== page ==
The Costa Rica News (TCRN) – The marriage between same-sex couples could have been approved in Costa Rica inadvertently in an article of a law that was ratified by Congress on Monday and that the government said it will veto.
“We will proceed to sign the law. Interpretations of what the item might say are (under the powers of a judge who has to (re)solve this case”, Costa Rican President Laura Chinchilla told reporters.
The Reform Young Persons Act was ratified by Congress without making much noise until deputies Carmen Muñoz, Citizen Action Party, and José María Villalta, the Frente Amplio, held that an article in the Act allows the facto unions between same-sex couples.
The article in question establishes the right to “recognition without discrimination contrary to human dignity, social and economic effects of domestic partnerships”.
The text adds that these effects do not apply Article of the Family Code, which only allows unions between a man and a woman.
Villalta deputy said in the Legislative Assembly that they should find a “creative way” to endorse same sex marriage.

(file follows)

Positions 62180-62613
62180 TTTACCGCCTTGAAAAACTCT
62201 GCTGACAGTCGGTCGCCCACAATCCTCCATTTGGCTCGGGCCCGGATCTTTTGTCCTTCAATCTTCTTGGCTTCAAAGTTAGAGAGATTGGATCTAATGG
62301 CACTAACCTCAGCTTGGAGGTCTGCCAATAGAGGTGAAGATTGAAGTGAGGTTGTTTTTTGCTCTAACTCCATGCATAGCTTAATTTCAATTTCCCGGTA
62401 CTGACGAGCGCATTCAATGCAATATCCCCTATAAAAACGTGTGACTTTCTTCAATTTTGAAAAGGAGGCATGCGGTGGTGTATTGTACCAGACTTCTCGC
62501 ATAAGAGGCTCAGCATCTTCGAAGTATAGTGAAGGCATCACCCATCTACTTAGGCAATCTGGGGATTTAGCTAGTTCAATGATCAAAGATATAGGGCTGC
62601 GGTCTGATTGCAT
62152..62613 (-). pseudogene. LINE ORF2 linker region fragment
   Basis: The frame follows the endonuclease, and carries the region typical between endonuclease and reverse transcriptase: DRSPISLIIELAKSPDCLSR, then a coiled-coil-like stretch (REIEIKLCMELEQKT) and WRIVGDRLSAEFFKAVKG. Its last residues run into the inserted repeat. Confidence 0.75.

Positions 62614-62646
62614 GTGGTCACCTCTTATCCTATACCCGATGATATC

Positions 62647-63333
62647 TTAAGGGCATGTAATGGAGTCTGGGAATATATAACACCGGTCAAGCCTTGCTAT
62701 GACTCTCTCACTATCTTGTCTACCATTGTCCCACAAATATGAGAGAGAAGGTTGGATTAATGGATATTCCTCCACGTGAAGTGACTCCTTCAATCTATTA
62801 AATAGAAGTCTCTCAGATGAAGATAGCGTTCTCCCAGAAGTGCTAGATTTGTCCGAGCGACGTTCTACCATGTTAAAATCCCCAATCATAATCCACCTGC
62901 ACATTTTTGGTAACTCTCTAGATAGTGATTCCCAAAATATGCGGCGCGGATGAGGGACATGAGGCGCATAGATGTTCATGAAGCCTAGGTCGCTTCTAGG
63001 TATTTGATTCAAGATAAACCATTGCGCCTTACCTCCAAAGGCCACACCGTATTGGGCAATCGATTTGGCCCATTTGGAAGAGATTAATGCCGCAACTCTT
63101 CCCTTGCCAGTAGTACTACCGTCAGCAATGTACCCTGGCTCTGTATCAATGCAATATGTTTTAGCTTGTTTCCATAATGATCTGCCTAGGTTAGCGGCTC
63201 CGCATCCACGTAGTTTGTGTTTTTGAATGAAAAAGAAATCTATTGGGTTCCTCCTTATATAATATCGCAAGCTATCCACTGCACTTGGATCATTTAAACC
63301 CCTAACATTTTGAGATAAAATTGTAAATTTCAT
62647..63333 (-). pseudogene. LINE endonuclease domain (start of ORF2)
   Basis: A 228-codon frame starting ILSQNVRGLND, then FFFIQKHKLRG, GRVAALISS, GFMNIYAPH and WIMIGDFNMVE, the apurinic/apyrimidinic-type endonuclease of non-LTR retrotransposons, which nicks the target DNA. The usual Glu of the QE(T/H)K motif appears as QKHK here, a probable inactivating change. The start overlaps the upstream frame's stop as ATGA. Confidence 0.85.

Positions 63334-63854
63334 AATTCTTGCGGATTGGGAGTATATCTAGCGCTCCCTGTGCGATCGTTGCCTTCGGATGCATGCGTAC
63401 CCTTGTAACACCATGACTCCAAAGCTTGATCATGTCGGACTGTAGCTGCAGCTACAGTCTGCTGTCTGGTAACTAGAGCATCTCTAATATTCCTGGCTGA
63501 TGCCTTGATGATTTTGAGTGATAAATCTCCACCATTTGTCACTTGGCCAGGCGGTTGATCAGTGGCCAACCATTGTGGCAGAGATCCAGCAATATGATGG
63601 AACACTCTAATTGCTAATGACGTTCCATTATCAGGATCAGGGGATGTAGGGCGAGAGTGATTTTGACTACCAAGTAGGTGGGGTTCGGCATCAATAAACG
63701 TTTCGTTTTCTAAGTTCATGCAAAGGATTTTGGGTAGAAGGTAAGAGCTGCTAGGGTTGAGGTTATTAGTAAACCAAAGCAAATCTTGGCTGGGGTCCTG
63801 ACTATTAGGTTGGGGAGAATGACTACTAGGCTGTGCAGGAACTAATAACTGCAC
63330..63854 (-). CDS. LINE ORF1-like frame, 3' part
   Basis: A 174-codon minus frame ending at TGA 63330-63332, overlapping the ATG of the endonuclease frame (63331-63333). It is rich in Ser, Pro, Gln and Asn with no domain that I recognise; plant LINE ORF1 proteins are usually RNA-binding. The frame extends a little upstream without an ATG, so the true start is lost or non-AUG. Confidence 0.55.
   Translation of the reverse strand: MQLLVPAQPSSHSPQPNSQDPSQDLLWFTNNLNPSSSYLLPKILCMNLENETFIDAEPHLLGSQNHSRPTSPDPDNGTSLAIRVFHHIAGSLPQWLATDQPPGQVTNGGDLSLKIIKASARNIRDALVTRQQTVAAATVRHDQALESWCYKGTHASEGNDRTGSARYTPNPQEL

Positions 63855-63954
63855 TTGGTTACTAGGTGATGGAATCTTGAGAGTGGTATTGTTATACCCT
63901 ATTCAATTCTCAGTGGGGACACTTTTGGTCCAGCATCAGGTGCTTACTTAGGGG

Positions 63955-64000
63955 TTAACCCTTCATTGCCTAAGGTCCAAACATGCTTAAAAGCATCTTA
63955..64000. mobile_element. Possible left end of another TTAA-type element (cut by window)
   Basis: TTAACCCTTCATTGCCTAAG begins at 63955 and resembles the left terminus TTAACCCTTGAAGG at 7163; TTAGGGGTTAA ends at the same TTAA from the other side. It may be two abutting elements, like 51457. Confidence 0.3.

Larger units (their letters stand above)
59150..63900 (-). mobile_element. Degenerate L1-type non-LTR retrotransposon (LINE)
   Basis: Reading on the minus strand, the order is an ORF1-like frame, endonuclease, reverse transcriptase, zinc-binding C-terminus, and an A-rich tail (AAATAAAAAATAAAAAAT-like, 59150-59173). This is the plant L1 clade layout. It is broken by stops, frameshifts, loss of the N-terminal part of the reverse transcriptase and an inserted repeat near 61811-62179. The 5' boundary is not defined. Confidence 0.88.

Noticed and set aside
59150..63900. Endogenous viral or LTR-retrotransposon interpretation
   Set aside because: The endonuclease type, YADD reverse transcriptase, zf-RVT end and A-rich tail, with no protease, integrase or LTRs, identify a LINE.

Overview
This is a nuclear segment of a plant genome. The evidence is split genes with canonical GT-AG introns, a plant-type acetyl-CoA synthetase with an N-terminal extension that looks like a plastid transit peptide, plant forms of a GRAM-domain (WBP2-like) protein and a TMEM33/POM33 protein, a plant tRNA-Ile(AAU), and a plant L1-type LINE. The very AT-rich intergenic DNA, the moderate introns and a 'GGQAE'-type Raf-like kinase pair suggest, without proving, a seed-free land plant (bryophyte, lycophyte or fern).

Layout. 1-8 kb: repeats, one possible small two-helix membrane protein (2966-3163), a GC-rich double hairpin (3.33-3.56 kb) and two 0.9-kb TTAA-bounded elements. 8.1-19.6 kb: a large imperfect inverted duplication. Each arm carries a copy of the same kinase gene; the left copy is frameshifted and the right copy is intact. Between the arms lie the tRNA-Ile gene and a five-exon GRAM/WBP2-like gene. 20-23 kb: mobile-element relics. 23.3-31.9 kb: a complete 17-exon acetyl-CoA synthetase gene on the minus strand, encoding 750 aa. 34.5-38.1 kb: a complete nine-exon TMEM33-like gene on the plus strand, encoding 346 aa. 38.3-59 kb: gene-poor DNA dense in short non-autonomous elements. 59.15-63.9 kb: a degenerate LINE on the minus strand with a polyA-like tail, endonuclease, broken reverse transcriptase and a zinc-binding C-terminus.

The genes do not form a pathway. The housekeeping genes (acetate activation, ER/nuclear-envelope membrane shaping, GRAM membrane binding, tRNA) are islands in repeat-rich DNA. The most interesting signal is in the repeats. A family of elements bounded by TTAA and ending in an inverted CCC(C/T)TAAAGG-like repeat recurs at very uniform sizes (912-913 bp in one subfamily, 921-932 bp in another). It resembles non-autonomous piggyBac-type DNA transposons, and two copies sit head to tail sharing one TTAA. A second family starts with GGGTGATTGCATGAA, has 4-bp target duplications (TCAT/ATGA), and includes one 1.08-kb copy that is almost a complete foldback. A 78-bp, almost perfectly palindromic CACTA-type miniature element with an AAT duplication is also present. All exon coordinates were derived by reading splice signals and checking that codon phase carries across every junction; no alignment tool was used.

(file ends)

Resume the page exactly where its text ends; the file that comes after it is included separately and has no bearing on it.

“This is a chance for family courts examine the issue from the perspective from human rights,” said Villalta, who criticized lawmakers who equate homosexuality with a disease.
Several deputies, including Justo Orozco Christian Costa Rican Renovation Party, demanded Chinchilla veto the law, while other lawmakers have downplayed the issue and said that the text has been interpreted incorrectly.
“Based on interpretations this is fraud law because a law is being used to violate another,” said Orozco in plenary today.
Deputy Orozco reiterated his view that homosexuality is “a practice strange and foreign to our customs” and claimed homosexuality is “unconstitutional”.
De facto unions between persons of the same sex is a controversial topic that has been analyzed in Costa Rica for several years and that human rights organizations have tried to pushed several bills through in recent years.
Among these initiatives is one that has been stalled in Congress about “living societies”, which is intended to guarantee rights like social security, inheritance and pensions to gay couples.
The Catholic Church and other religious groups and civil society sectors and politicians have exerted a strong opposition to this initiative.
The Costa Rica News (TCRN)
San Jose Costa Rica